In general, I have a relaxed view on the existence of god. I suppose one could call me agnostic because I don't know if there's any sort of greater entity out there or not. But that works just fine for me. I acknowledge that this perspective may not work for others out there. I can only talk about myself and my own thoughts and feelings, though.

One notable facet of my spiritual belief (or whatever you wanna call it) is that I believe STRONGLY that everything happens for a reason. I believe that there's a reason for everything, although said reason may only be realized in retrospect. I hardly ever see the purpose in something in that moment. But I do see it later.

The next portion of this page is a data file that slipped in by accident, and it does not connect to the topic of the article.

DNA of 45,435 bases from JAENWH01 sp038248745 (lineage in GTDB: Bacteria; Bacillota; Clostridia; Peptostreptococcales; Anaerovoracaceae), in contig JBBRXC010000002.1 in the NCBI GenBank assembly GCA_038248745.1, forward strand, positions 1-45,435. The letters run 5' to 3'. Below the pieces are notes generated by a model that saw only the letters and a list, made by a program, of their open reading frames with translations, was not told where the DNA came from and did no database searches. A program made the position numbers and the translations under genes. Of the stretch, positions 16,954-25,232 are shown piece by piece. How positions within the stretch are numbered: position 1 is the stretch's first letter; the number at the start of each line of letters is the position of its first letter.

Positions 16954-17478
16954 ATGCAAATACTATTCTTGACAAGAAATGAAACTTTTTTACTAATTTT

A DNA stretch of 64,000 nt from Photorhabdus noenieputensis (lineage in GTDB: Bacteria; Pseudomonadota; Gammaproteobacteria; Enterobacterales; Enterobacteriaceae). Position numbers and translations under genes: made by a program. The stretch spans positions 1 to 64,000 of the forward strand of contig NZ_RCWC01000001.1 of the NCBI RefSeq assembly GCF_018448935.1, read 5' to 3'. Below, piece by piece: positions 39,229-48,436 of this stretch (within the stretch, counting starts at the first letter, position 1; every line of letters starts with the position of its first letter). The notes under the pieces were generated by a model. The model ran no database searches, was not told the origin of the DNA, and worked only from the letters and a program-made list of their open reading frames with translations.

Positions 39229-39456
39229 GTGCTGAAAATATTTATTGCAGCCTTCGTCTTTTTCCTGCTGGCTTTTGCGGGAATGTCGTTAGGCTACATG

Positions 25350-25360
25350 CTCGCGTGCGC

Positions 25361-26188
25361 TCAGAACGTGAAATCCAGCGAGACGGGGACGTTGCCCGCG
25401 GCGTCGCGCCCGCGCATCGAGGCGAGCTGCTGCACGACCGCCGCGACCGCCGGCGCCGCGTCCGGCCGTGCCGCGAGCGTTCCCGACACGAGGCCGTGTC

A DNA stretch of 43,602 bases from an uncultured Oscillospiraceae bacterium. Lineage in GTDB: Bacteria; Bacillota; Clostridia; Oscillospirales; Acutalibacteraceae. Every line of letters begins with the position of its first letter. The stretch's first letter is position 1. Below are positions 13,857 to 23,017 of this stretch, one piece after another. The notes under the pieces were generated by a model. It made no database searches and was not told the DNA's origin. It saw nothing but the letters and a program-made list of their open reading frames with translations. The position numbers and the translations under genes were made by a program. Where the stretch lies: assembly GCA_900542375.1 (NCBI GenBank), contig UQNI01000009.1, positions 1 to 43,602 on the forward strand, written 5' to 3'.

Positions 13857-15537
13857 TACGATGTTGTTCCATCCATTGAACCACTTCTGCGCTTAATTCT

So how does all this connect to HSV? Well, it connects because I believe that if I do in fact have HSV-2 (still waiting on the test results), I contracted it for a reason. Could be anything. But I believe that there is a reason just like how my Catholic parents believe that god exists. I choose to live without explanations when I don't believe they're relevant. And when they are relevant I handle them carefully, prepared to have to let go of one for forever, or to have to protect another ever more fiercly.

Anyway it's getting late, so I think I'll continue this post in part 2 tomorrow. Thanks for reading everyone and please reply if you'd like. :)

~ LovableBubble

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religion

i really don't like religion especially at the mo because it plays a large part in social stigma.